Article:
Running the numbers on a potential rental property purchase is easy. If you can remember what numbers you need to know, it will take you no time at all to do this for every property you look at. Jot down the list of expenses on a scrap sheet of paper, fill in the numbers, and calculate your cash flow. Done.

I’ve done this on multiple napkins in the past. Write everything out, and look for positive cash flow. If it’s not there, ditch the property and move on to the next.

The only trick to this version of running numbers is that the calculation doesn’t include any expenses for rehabs or any work that may have to be put into a property once you purchase it. I usually only deal with turnkeys, which are fully rehabbed when I buy them, so this formula works because there is no work required on the houses.

At the end of the day, numbers are just that—numbers. The reality of a property after you buy it may give you far different numbers than what you initially calculated.

For instance, Detroit. Oh, Detroit. On the surface, the numbers are out of this world. In reality, because of several key market factors, those initial numbers often turn out to be so far from reality (in a bad way). If you are a Detroit investor, rock on, and I wish you well. It’s just not my thing.

The point is, don’t ever just go off the numbers on a property. But the numbers are an important first step in evaluating a deal. If you don’t have a solid reason to believe you will be getting positive cash flow consistently out of a property, don’t bother with it.

Any horror stories? If you initially calculated that a property would have great returns and then the reality was something totally different, what caused it?

Weigh in with a comment!

Ali Boone is a lifestyle entrepreneur, business consultant, and real estate investor. Ali left her corporate job as an Aerospace Engineer to follow her passion for being her own boss and creating t...
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    Gloria Sheridan Rental Property Investor from Marietta, GA
    Replied over 1 year ago
    Is it fair to assume that the various calculators on the Bigger Pockets Tools section calculate the Purchase Cap Rate by ignoring whether I’m financing the property or not, as you suggest? I’ve tested a few samples of my own reports, and I can’t get the calcs to match. So, it your way correct, or the method used on the BP calculators?
    Jason Laabs
    Replied about 1 year ago
    Cap rates always “ignore” debt service. I’m comfortable saying that BP calculators do as well.
    Ali Boone Business Owner & Investor from Venice Beach, CA
    Replied over 1 year ago
    Hi Gloria, I’ve never used any of the BP calculators to know what they use to be able to respond. Sorry!
    Jason Laabs
    Replied about 1 year ago
    Cap rates always “ignore” debt service. I’m comfortable saying that BP calculators do as well.
    Zachary Dahlke from San Diego, CA
    Replied over 1 year ago
    Hey Ali, I love numbers and have been running number, using spreadsheets and using the BP rental property calculator a lot to compare and get good at analyzing deals. With that said, I have a few questions: 1. I noticed you did not include CapEx at all in your numbers? A lot of folks use anywhere from 5-10% of rent for Capex. This would drastically change your CAP rate and Cash on cash return numbers. So my question is, are you leaving out CapEx because these are TK properties and you are not planning on replacing big items like electrical/plumbing/HVAC/Roof/windows anytime in the next 10 years? 2. I saw you had minimum criteria for CAP rate of 6% (usually works if you can meet the 1% rule and 50% rule)… do you have a minimum cashflow per property and/or a minimum CashonCash return you need to hit? e.g. “I need 8% ConC, 6% CAP rate, and $150 cashflow/unit.” Thanks for your awesome content!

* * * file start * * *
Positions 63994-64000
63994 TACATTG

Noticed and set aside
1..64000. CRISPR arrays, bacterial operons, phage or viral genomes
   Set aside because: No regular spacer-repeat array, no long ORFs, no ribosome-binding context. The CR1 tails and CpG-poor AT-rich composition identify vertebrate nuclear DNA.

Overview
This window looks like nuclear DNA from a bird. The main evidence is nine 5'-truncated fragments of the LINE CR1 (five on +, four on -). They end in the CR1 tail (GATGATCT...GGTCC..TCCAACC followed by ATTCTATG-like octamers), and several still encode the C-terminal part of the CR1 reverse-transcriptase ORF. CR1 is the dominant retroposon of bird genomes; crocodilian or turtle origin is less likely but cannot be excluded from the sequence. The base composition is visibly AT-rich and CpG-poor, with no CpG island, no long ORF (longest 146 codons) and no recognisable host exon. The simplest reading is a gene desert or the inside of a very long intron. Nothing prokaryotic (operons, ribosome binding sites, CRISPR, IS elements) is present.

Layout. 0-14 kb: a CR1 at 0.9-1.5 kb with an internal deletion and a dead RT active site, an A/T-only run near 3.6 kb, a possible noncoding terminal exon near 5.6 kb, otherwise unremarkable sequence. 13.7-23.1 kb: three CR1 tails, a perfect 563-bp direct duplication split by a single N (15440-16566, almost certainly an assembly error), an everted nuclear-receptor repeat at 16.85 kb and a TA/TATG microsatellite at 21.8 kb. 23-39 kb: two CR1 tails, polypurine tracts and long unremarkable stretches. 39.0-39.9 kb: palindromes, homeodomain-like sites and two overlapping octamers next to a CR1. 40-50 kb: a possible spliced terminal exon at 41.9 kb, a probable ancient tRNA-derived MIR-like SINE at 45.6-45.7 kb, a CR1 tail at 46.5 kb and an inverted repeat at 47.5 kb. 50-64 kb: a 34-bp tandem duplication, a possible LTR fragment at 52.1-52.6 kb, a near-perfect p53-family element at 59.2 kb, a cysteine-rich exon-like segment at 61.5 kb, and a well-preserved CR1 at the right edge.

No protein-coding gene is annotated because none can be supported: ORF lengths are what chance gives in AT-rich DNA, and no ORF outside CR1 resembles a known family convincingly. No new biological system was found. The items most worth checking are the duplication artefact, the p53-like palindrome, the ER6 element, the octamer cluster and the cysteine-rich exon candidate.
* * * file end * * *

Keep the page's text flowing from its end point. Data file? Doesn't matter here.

Jerry W. Investor from Thermopolis, Wyoming
    Replied about 1 year ago
    Hey Ali, For an engineer you did a good job of making your calculations simple. I also love that you got Frank Gallinelli pulled into a small debate. That guy is scary smart. I wished I had taken a class from him 40 years ago. Turn key absolutely will not work in my area, but you have had some good results in different areas. I understand you got into Atlanta before it took off. Despite this article being quite old in BP years it is still very spot on. I do use a 5% cap rate on my calculations, but other than that I do the same thing you do. I have literally done it on a napkin and made an offer shortly afterwards. Thanks for taking the time to write this 6 years ago.
    Jason Laabs
    Replied about 1 year ago
    @Ali Thanks for proving that its really simple and the millions of words wasted and arguments that ensue are really a waste of hot air. It can be as complicated or as simple as you make it. The most successful single investor in the world, Warren Buffet, is a very simple man. He either understands it or he doesn’t. If he doesn’t, he moves on to things he does and he deals in the billions of dollars range and he is a long term investor. The longer the investment horizon, the more irrelevant the advanced calculus becomes.
    Jacob Kalanihuli Moniz Naki New to Real Estate from Honolulu, HI
    Replied 9 months ago
    This was a great post and it will help me to begin my journey thank you.
    Fady Abdulahad
    Replied 9 months ago
    You forgot to add the termite inspection cost and the HVAC annual maintenance if you are doing one. Thanks for the article!
    Ellen Diamond from Oakland, CA
    Replied 9 months ago
    You mentioned that you look for a minimum of 8% cap rate. What about cash on cash? Also, it looks like you included the mortgage payment in the cash on cash return. Thanks. Great article. Ellen
    Christian Johnston
    Replied 7 months ago
    Gabriel Dominic Gonzales Rental Property Investor from Phoenix, AZ
    Replied 7 months ago
    Very helpful.
    Mark Keeler from Fremont, California
    Replied 7 months ago
    I don't see the cost of the napkin in the calculation.
    Tyler Stout New to Real Estate
    Replied 4 months ago
    Ali this is super awesome! Thank you! I appreciate how easy this is to understand and execute! I watched Brandon Turner's 90 Day Challenge Webinar and let that be my kick-start for real estate! Therefore, i'm very much so in the infancy stages of studying and learning real-estate, specifically rental properties! Thanks for your awesome articles and insights!
    Dominique Nolen
    Replied 3 months ago
    I've been so confused about cap rate and cash-on-cash return and your article broke them down perfectly! Thanks, Ali!